This category includes businesses exempt from tax under 501(c) of the Internal Revenue Code, political organizations exempt under 527(a), and trusts exempt under 4947(a)(1)-(2).

It also includes businesses that operates exclusively to support or hold governance rights to a non-profit. Such business must be a U.S. entity, be owned by U.S. citizens or lawful permanent residents, and derive a majority of its funding from citizens or lawful permanent residents.

This category also includes subsidiaries of any such businesses.

  1. Large Companies

Perhaps the largest exception to the definition of a reporting company, this category includes any business with more than 20 full-time employees in the United States, and which filed a federal tax return for the previous year reflecting more than $5,000,000 in gross receipts, excluding receipts from sources outside the United States. 

This category also includes subsidiaries of any such businesses.

  1. Inactive companies

This category includes businesses that existed on or before January 1, 2020, are not engaged in active business, are not wholly or partially owned by a foreign person, have not experienced any change in ownership over the preceding 12 months, have not sent or received any funds greater than $1,000 in the preceding 12 months, and do not hold any assets.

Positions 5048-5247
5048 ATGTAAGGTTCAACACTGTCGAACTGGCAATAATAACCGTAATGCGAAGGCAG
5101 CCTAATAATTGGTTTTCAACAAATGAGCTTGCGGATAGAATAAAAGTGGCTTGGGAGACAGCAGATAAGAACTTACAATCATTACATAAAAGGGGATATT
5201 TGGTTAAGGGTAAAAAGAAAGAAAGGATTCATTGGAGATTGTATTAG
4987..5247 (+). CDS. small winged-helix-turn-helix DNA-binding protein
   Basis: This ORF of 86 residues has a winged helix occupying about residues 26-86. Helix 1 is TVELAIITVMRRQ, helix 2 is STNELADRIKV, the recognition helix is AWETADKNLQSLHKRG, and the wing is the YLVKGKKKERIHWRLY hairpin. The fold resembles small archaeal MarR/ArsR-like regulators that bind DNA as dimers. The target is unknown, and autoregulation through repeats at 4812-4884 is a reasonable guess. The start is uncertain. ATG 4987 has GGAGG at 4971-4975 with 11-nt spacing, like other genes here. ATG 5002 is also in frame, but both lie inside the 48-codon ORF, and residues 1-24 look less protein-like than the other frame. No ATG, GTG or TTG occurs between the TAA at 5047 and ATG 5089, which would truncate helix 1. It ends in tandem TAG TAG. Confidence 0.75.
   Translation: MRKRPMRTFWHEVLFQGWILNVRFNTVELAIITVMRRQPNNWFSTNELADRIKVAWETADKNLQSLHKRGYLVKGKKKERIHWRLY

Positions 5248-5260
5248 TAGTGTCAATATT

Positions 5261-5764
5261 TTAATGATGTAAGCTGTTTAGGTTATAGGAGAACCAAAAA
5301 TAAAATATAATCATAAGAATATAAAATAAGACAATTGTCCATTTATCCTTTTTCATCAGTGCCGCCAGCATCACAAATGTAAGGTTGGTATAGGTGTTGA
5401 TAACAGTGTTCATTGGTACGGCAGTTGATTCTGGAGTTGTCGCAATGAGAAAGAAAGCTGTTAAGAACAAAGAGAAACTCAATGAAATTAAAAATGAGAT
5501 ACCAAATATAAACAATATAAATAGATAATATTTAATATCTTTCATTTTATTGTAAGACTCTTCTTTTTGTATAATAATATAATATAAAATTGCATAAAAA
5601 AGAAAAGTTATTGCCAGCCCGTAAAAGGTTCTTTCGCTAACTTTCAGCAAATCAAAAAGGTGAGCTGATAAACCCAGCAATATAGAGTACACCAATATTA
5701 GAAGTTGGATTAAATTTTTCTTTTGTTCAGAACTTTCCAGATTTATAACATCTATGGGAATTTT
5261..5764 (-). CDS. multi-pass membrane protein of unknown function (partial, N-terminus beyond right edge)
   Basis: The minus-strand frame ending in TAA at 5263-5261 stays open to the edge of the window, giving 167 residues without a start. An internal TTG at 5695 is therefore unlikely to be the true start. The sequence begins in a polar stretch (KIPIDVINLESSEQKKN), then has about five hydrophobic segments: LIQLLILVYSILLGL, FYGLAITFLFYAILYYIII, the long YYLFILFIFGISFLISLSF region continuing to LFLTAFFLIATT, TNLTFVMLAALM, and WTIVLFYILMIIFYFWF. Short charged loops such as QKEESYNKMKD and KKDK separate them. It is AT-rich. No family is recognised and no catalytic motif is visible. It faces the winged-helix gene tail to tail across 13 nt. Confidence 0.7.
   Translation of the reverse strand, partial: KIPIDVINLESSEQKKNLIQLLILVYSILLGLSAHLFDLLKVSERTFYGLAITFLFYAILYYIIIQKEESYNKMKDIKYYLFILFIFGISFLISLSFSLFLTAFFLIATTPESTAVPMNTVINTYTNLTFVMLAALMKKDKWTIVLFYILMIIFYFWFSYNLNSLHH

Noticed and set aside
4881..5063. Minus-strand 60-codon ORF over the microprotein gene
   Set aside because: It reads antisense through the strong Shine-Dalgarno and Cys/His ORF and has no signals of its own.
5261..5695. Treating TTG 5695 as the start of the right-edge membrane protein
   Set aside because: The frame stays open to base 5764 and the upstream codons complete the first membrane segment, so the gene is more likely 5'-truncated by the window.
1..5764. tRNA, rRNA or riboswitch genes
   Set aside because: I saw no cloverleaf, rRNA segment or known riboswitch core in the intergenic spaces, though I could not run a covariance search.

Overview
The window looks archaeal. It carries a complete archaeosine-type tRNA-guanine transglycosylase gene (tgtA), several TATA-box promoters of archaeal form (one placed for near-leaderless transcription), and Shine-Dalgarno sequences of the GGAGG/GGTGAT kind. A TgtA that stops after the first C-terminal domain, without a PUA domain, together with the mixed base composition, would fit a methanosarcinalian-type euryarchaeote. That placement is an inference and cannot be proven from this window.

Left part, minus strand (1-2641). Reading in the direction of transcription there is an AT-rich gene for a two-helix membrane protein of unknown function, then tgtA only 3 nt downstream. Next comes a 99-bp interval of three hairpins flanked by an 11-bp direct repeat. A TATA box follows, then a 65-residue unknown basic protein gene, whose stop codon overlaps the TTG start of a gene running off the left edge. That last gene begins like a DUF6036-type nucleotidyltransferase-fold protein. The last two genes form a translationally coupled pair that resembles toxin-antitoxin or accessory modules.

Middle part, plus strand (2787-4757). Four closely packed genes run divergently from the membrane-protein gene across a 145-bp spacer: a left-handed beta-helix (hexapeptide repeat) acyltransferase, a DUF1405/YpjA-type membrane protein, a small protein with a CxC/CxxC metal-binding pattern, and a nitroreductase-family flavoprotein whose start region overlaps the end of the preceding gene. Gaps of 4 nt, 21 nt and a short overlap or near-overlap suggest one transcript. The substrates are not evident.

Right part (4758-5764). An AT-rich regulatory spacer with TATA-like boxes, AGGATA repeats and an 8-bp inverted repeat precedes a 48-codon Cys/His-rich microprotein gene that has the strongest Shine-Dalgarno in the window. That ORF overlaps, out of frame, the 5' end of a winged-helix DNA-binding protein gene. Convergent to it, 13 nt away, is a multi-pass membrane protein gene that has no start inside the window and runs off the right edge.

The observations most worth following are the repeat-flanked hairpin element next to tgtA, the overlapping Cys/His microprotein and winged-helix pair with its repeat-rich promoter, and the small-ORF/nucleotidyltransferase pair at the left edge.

Note that this definition does not explicitly include all dissolved entities, and thus, any dissolved entity that existed either on or at any time after January 1, 2021, may be subject to reporting requirements.

  1. My business is a reporting company! What do I have to do?

If your business is a reporting company, don't panic.

You will need to report information both about the business itself and its owners, but you have time.

For the business itself, you will need to report:

  1. The full name of the business
  2. Any trade names or “doing business as” monikers
  3. The principal place of business (if your business is a U.S. company), or the principal office in the United States if the business is a foreign company
  4. The state, tribal, or foreign government under which the business is organized
  5. The business's Taxpayer Identification Number

You will also need to report certain information about the business's beneficial owners. A beneficial owner is an individual who, directly or indirectly, either:

  • Owns or controls at least 25% of the ownership interest in the company; or
  • Exercises substantial control over the company (e.g. serves as a senior officer, has authority to appoint and remove senior officers or a majority of the board, or directs or substantially influences important decisions made by the company)

For each beneficial owner, the reporting company will need to report: